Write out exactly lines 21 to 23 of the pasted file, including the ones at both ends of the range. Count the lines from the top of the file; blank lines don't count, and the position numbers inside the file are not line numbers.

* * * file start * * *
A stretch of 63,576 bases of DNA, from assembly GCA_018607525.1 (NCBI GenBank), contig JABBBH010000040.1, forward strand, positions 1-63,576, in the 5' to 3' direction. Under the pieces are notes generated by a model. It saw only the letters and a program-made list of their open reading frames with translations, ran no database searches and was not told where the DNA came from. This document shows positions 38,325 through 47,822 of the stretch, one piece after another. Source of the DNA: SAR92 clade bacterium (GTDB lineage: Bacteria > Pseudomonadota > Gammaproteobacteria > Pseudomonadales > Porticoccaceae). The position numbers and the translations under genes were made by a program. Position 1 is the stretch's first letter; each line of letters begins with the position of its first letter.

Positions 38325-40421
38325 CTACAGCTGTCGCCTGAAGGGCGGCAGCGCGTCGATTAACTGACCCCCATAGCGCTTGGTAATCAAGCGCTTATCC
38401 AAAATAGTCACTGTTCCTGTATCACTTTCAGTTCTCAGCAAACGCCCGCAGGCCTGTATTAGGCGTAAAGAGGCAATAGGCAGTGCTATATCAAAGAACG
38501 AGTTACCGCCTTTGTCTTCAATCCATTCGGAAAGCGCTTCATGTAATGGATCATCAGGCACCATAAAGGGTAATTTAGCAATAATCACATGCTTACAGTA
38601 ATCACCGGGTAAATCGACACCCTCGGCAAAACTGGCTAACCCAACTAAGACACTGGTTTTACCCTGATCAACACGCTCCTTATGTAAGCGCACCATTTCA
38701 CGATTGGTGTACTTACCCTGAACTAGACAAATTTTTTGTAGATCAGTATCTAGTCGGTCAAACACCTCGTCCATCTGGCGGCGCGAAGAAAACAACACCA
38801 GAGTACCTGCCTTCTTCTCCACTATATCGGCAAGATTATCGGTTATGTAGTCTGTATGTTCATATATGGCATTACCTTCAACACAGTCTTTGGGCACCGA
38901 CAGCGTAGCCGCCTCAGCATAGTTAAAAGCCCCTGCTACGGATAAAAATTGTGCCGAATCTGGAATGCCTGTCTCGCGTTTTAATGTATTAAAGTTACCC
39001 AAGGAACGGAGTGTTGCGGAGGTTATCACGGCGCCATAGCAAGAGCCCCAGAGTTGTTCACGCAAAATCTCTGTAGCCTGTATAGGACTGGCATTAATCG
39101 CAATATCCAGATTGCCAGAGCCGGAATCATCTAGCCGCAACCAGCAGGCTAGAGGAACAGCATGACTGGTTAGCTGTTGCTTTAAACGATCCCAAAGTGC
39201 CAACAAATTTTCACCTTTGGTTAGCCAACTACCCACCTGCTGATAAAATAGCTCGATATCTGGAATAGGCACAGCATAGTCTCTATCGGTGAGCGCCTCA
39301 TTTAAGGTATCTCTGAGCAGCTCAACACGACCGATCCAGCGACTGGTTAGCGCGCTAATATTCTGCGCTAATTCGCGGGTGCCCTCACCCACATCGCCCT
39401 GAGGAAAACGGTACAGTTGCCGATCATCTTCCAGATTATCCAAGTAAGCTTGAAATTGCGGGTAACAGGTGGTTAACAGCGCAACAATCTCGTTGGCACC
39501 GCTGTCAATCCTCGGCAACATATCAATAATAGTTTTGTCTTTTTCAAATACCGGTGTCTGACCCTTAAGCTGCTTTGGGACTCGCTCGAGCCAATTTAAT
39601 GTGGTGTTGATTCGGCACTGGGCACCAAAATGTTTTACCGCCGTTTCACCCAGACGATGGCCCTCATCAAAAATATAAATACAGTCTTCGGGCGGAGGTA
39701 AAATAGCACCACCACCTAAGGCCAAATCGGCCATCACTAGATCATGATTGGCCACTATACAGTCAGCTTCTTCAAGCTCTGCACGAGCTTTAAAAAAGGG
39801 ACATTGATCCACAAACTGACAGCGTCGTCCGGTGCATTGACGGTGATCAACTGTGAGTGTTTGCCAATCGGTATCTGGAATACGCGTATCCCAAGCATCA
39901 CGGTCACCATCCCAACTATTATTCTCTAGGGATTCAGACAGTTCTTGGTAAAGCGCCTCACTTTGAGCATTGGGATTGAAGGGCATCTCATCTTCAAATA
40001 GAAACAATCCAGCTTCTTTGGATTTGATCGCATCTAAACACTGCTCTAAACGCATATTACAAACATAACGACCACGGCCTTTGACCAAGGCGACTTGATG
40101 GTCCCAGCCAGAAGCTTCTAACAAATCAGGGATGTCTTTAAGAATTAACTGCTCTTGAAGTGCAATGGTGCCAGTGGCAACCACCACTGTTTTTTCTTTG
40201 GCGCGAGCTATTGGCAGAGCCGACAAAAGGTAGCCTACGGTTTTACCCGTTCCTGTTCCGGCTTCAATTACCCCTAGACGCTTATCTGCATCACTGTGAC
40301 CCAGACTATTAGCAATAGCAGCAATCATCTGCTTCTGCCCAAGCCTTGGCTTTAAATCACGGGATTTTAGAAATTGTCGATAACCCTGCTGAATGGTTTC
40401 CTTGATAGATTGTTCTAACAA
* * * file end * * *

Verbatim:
40101 GTCCCAGCCAGAAGCTTCTAACAAATCAGGGATGTCTTTAAGAATTAACTGCTCTTGAAGTGCAATGGTGCCAGTGGCAACCACCACTGTTTTTTCTTTG
40201 GCGCGAGCTATTGGCAGAGCCGACAAAAGGTAGCCTACGGTTTTACCCGTTCCTGTTCCGGCTTCAATTACCCCTAGACGCTTATCTGCATCACTGTGAC
40301 CCAGACTATTAGCAATAGCAGCAATCATCTGCTTCTGCCCAAGCCTTGGCTTTAAATCACGGGATTTTAGAAATTGTCGATAACCCTGCTGAATGGTTTC